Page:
Students are also taught how to use an alternative multiplication algorithm called lattice
multiplication. Although this is not a focus algorithm it is included because it is a favorite of
students and because it is fast, easy, and works every time.
The lattice method is very efficient and powerful. The authors have found that with practice, it is
more efficient than standard long multiplication for problems involving more than two digits in
each factor. And problems that are too large for long multiplication or for most calculators can
be solved using lattice multiplication.
The lattice multiplication algorithm works as follows.
To multiply 67 by 53:
1. Draw a 2-by-2 lattice as noted above.
2. Write one factor along the top of the lattice and the other along the right, one digit for
each row or column.
3. Multiply each digit in one factor by each digit in the other factor. Write the products
in the cells where the corresponding rows and columns meet. Write the tens digit of
these products above the diagonal and the ones digit below the diagonal.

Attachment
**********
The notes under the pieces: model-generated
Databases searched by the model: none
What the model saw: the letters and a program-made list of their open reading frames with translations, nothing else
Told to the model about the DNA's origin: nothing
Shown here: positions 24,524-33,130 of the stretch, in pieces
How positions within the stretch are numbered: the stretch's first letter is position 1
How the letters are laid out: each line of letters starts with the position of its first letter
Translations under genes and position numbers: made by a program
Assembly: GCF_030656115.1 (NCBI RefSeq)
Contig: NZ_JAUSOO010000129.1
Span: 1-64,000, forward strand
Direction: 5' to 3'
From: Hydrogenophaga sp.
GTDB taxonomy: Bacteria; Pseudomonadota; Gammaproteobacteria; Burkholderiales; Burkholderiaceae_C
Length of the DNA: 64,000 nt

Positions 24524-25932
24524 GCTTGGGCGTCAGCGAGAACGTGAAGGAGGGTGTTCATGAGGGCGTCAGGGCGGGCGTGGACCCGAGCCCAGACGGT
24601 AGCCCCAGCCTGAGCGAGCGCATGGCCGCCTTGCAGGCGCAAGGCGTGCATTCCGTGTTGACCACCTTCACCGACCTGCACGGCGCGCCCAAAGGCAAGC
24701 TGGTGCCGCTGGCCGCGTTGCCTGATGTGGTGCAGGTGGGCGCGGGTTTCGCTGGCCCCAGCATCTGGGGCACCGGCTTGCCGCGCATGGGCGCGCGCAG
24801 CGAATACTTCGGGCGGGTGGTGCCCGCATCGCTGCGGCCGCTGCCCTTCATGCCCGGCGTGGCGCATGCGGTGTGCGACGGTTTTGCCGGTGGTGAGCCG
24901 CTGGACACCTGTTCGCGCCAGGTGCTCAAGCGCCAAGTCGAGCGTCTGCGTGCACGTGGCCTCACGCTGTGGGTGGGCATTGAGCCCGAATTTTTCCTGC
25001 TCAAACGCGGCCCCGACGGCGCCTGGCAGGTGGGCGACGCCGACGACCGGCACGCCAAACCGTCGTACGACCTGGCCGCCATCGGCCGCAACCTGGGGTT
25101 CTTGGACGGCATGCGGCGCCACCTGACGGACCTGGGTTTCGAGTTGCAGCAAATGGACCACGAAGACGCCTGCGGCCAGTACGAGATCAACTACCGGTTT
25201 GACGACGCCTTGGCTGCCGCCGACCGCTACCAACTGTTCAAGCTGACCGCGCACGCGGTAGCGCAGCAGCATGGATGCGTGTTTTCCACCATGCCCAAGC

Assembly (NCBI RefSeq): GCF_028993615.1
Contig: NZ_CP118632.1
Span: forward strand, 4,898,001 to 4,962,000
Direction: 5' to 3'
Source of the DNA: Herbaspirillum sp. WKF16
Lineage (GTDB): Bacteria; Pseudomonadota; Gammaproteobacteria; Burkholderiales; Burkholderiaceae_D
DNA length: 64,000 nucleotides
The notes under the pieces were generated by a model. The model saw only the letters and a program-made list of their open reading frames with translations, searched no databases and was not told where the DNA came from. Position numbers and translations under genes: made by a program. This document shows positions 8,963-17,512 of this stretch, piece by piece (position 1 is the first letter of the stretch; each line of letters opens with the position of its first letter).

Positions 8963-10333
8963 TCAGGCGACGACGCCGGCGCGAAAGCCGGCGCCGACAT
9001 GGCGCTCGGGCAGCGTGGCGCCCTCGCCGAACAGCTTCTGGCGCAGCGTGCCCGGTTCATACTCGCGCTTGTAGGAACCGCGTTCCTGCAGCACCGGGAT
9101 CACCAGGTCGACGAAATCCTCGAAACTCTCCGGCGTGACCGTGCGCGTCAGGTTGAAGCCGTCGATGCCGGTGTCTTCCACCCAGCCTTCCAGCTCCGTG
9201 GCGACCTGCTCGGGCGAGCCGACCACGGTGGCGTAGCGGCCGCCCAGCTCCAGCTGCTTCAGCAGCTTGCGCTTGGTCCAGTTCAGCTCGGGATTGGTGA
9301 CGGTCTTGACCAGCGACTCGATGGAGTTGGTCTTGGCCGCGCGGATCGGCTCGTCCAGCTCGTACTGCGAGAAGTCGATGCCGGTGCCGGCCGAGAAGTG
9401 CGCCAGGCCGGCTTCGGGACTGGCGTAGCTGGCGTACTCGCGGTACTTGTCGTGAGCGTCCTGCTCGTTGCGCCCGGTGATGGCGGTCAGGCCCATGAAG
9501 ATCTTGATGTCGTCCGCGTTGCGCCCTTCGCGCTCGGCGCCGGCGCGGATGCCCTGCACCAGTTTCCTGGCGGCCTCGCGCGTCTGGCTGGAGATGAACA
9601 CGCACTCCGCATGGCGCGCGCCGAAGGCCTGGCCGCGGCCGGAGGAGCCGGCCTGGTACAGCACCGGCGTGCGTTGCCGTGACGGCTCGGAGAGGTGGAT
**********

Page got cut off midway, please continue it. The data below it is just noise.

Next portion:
4. Starting at the bottom-right corner, add the numbers inside the lattice along each
diagonal. Write these sums along the bottom and left lattice. If the sum on a diagonal
exceeds 9, carry the tens digit to the next diagonal to the left.
Multiplying larger numbers requires a larger lattice.
To understand why lattice multiplication works, note that the diagonals in the lattice
correspond to place-value columns. The far right-hand diagonal is the one place, the next
diagonal to the left is the tens place, and so on.
Advantages of the Everyday Mathematics Approach to Algorithms
Using multiple algorithms, Everyday Mathematics has many benefits:
• Students who invent their own methods learn that their intuitive methods are valid and that
math makes sense.
• It promotes conceptual understanding. When students build on their own procedures, new
knowledge is integrated into a meaningful network so that it is understood and retained more
It encourages proficiency with mental math. Students develop a broad repertoire of
computational methods and the flexibility to choose whichever is most appropriate.
Students are more motivated.
Students understand that problems can be solved in more than one way, which develops
computational proficiency, flexibility, and creativity.
Watch Success Multiply!
The approach of teaching multiple algorithms in Everyday Mathematics is based on decades of
research and was refined during extensive field-testing. It has been proven to work. The program
meets standards set by the National Council of Teachers of Mathematics in Principles &
Standards for School Mathematics, and more than 3 million students across the country learn
with Everyday Mathematics.
To learn more about Everyday Mathematics, visit www.WrightGroup.com or call